Full-text · Article · Jul 2014 · BMC Pulmonary Medicine
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    • "Wong et al. [19] Serisier et al. [20] Altenburg et al. [21] Méthodologie Multicentrique, randomisée contrôlée, double aveugle, 141 patients Monocentrique randomisée contrôlée, double aveugle, 117 patients Multicentrique, randomisée, contrôlée, double aveugle, 89 patients Intervention Azithromycine, 500 mg 3 fois par semaine Érythromycine, 500 mg/j Azithromycine, 250 "
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    ABSTRACT: Decreased frequency of pulmonary exacerbations, mainly related to immunomodulatory effects of macrolide antibiotics, has been demonstrated in bronchiectasis and chronic obstructive pulmonary diseases (COPD). Due to its tolerance, azithromycin is the antibiotic of choice for maintenance therapy at the dose of 250 mg per day or 500 mg × 3 per week (for body weight > 55 kg). Maintenance therapy with macrolide could be proposed in selected patients with bronchiectasis or COPD with more than 3 acute exacerbations in the previous year or decreased lung function despite compliance with optimum treatment. The risk of sudden cardiac death with azithromycin is rare and controversial. It should be avoided in patients with a high baseline risk of cardiovascular disease, QT > 450 msec, pulse rate > 100 bpm and potential drug interactions, particularly those known to cause QT prolongation. It is recommended to search for hearing deficit (audiometry) and sputum culture positive for mycobacteria. Patients must also be aware that it can rapidly lead to macrolide resistance in commensal or pathogenic flora. Follow-up evaluation every 3 month can be proposed with medical history (hearing deficit) and electrocardiography. After one year, the treatment should be stopped in the absence of reduction in the frequency of exacerbations.
    Full-text · Article · May 2014 · La Presse Médicale
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    • "Recent studies have unfolded some promising pharmaceutical drugs on treating PF 37, 38. Ryo et al showed that a newly developed drug, pirfenidone, exerts protective effects on patients with mild-to-severe and/or progressive IPF 39. "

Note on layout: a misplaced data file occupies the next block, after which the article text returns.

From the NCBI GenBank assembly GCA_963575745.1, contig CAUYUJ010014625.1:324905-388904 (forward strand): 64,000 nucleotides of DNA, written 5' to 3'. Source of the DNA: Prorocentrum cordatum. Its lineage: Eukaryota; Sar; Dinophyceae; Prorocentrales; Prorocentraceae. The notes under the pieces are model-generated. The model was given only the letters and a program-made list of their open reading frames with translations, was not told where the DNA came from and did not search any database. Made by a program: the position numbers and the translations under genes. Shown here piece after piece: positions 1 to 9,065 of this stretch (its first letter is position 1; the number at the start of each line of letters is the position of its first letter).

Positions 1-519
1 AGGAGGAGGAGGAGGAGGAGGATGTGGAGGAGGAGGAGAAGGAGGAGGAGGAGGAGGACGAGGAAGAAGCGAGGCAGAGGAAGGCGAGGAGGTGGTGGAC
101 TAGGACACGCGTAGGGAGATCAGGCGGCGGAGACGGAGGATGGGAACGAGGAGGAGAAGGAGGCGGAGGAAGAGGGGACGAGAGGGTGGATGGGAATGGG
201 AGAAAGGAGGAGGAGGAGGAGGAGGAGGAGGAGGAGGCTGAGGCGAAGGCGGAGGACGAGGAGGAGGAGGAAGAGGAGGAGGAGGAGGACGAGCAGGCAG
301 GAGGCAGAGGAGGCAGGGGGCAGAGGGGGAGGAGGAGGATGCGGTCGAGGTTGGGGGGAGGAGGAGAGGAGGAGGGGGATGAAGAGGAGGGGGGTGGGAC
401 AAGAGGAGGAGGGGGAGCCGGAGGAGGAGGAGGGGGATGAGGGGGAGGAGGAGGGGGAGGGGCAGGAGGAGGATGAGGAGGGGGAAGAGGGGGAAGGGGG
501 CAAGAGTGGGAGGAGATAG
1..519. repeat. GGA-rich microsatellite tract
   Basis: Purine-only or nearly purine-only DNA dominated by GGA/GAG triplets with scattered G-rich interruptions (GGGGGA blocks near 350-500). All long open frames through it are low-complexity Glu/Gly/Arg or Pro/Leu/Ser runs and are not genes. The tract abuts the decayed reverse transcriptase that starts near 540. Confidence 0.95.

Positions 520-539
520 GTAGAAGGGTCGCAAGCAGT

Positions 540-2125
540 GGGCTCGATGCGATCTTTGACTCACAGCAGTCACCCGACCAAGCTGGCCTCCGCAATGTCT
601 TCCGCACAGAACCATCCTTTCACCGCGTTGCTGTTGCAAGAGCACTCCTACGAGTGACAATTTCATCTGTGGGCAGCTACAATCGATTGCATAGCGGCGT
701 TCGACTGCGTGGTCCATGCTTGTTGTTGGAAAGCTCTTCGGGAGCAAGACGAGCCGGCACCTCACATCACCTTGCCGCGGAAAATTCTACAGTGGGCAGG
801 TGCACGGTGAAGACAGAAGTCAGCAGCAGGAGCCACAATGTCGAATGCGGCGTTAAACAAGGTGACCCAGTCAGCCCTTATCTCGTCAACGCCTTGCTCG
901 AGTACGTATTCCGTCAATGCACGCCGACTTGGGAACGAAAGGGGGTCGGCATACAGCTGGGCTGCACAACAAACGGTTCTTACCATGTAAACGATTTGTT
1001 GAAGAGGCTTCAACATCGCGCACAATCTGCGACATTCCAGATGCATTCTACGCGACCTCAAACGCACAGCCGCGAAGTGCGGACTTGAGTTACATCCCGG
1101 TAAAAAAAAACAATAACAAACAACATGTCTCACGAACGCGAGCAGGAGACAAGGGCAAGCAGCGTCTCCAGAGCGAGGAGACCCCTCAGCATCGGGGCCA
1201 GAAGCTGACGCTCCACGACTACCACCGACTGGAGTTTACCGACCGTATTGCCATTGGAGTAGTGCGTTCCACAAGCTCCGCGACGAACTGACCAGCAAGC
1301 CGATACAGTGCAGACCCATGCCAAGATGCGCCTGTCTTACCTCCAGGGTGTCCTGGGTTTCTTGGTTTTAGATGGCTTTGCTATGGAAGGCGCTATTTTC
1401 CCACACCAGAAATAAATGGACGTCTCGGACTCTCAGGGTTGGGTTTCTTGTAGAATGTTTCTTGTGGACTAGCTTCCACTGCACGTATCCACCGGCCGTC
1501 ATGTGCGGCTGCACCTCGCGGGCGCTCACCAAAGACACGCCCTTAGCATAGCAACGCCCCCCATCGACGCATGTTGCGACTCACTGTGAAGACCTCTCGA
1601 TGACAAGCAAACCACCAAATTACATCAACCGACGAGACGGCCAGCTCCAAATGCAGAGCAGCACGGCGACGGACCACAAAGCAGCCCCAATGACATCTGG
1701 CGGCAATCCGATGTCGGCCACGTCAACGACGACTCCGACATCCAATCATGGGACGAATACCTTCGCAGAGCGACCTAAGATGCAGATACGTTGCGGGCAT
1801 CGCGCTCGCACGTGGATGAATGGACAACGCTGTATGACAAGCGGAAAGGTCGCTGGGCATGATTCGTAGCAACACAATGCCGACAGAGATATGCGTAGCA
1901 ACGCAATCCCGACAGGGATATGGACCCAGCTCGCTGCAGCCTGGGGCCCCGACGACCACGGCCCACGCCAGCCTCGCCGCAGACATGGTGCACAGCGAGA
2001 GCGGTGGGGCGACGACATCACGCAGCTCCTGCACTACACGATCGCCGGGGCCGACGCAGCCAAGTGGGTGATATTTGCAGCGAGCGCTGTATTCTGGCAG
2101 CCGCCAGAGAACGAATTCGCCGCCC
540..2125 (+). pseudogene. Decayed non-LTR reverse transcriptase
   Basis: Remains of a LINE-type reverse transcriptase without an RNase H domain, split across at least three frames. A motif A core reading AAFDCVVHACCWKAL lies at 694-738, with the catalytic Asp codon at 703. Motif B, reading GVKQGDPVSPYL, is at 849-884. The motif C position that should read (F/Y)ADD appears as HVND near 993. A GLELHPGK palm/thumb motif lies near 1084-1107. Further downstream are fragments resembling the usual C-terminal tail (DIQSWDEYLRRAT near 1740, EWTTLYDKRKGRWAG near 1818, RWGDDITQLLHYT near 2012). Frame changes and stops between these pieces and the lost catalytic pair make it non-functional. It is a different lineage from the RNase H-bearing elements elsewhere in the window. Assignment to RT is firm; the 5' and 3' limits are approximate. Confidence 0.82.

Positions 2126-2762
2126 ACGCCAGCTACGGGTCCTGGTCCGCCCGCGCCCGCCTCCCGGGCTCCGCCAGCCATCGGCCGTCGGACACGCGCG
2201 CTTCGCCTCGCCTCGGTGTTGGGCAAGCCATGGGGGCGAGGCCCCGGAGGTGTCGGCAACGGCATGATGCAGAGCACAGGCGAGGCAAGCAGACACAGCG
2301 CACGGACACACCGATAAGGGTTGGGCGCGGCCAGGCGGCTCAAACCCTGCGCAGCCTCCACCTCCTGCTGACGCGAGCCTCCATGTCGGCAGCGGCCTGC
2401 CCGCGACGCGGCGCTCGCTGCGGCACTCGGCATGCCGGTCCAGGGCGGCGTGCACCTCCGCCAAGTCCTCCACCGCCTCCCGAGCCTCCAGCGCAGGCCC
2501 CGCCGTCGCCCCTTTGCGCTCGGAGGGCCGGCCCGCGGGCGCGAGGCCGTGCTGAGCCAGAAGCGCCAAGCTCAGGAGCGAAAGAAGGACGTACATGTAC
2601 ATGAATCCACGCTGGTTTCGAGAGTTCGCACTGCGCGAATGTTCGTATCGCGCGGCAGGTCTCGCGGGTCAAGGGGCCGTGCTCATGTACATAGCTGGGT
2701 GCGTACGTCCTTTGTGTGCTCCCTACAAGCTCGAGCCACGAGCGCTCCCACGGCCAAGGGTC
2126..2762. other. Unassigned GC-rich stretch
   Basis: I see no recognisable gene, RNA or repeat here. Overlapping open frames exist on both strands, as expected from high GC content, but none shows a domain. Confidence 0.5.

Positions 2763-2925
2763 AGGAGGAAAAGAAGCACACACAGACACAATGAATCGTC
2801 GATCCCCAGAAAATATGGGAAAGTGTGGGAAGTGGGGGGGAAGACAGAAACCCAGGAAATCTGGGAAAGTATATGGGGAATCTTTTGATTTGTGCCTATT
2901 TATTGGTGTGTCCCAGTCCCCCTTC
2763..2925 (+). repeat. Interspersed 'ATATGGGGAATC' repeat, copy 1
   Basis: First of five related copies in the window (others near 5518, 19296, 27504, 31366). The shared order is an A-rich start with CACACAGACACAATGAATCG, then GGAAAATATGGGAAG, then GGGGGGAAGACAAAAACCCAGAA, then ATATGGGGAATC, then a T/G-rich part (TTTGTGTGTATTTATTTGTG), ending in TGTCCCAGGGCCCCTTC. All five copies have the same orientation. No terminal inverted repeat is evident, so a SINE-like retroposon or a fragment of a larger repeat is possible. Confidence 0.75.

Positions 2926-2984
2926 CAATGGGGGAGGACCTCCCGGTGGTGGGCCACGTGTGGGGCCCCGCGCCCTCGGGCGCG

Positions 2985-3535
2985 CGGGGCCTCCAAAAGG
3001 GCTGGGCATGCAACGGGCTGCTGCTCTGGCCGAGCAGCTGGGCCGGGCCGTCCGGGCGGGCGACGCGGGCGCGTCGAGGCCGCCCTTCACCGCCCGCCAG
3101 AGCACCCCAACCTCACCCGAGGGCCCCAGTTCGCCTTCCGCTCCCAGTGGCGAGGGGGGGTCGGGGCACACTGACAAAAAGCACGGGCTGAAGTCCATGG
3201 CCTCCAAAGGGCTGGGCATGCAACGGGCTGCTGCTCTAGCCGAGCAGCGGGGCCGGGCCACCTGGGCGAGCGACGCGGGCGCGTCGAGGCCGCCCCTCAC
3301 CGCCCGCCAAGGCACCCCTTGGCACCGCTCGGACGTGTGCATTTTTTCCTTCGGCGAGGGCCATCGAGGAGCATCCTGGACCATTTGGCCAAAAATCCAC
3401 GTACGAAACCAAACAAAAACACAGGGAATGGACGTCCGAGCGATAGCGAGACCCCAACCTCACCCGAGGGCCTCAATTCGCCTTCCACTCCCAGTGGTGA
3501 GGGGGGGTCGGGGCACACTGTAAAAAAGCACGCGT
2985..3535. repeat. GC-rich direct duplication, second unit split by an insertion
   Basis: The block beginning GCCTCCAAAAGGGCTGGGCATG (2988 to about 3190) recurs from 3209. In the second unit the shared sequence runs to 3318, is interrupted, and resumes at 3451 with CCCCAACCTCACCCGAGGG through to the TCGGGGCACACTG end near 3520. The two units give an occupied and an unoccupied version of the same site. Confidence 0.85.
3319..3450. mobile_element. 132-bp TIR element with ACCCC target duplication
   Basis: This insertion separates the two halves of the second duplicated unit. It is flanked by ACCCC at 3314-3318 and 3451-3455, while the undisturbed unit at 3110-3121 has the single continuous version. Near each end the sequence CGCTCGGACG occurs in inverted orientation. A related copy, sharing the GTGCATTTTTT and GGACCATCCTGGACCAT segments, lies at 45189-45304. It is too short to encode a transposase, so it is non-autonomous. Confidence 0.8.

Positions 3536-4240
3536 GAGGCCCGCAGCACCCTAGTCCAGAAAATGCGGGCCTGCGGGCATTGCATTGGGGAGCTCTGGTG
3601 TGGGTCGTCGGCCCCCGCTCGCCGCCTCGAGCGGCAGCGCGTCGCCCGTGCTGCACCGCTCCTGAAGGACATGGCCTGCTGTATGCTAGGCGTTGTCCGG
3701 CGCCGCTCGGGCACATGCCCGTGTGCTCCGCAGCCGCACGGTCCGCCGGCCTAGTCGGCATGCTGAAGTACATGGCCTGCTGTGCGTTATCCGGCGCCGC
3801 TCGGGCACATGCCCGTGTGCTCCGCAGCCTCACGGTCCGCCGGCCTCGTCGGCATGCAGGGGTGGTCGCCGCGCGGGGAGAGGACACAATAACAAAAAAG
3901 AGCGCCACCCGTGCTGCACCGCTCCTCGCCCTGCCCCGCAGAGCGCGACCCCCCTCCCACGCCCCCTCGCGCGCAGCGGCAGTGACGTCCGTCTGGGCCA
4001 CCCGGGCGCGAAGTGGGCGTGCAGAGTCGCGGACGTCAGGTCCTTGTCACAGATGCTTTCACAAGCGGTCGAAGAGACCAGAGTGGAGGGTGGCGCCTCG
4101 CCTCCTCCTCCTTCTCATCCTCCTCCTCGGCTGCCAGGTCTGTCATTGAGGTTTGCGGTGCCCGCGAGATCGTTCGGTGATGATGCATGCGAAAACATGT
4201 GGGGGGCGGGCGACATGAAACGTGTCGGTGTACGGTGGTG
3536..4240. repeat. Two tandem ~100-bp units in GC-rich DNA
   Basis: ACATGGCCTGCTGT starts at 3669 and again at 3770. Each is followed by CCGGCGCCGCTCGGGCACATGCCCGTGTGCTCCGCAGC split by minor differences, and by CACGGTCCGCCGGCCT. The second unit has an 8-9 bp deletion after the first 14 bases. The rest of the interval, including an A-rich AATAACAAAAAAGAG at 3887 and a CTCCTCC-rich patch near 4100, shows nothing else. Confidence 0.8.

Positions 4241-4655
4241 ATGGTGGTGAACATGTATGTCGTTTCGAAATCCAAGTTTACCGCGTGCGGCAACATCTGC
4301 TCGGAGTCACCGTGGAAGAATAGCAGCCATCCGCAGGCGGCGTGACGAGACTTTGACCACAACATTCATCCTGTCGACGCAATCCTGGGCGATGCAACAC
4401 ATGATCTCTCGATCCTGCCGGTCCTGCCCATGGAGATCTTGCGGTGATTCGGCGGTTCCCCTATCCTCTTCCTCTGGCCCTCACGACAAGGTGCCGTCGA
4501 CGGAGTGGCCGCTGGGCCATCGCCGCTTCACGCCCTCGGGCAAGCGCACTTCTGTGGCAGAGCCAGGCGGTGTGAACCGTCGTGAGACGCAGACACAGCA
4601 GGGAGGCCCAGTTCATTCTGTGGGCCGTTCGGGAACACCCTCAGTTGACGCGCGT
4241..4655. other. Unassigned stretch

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    ABSTRACT: Pulmonary fibrosis (PF) is a common complication in those interstitial lung diseases patients, which will result in poor prognosis and short survival. Traditional therapeutic methods such as glucocorticoid and cytotoxic drugs are insufficient for treating PF and may cause severe side effects. Recent studies showed that traditional Chinese herbal abstraction such as Tanshinone IIA (TIIA) was displayed significant anti-PF effects in animal models. However, the exact mechanisms underlying the protective effects of TIIA were not fully understood. Here we further investigated the protective effects of TIIA and its mechanisms underlying. PF models of rat were induced by bleomycin (BLM); TIIA was administered subsequently. The PF changes were identified by histopathological analyses. The results showed that BLM resulted in severe PF and alveolar inflammation; together with significant elevation of transforming growth factor-β 1 (TGF-β1). Angiotensin-converting enzyme 2 (ACE-2) together with angiotensin-(1-7) [ANG-(1-7)] were both greatly reduced after BLM administration. TIIA treatment notably attenuated BLM induced PF and inflammation, decreased expression of TGF-β1 and reversed ACE-2 and ANG-(1-7) production in rat lungs. Thus we may draw the conclusion that TIIA may exert protective effects on BLM induced PF in rats, and the ACE-2/ANG-(1-7) axis may ascribe to those protective effects.
    Preview · Article · Apr 2014 · International journal of medical sciences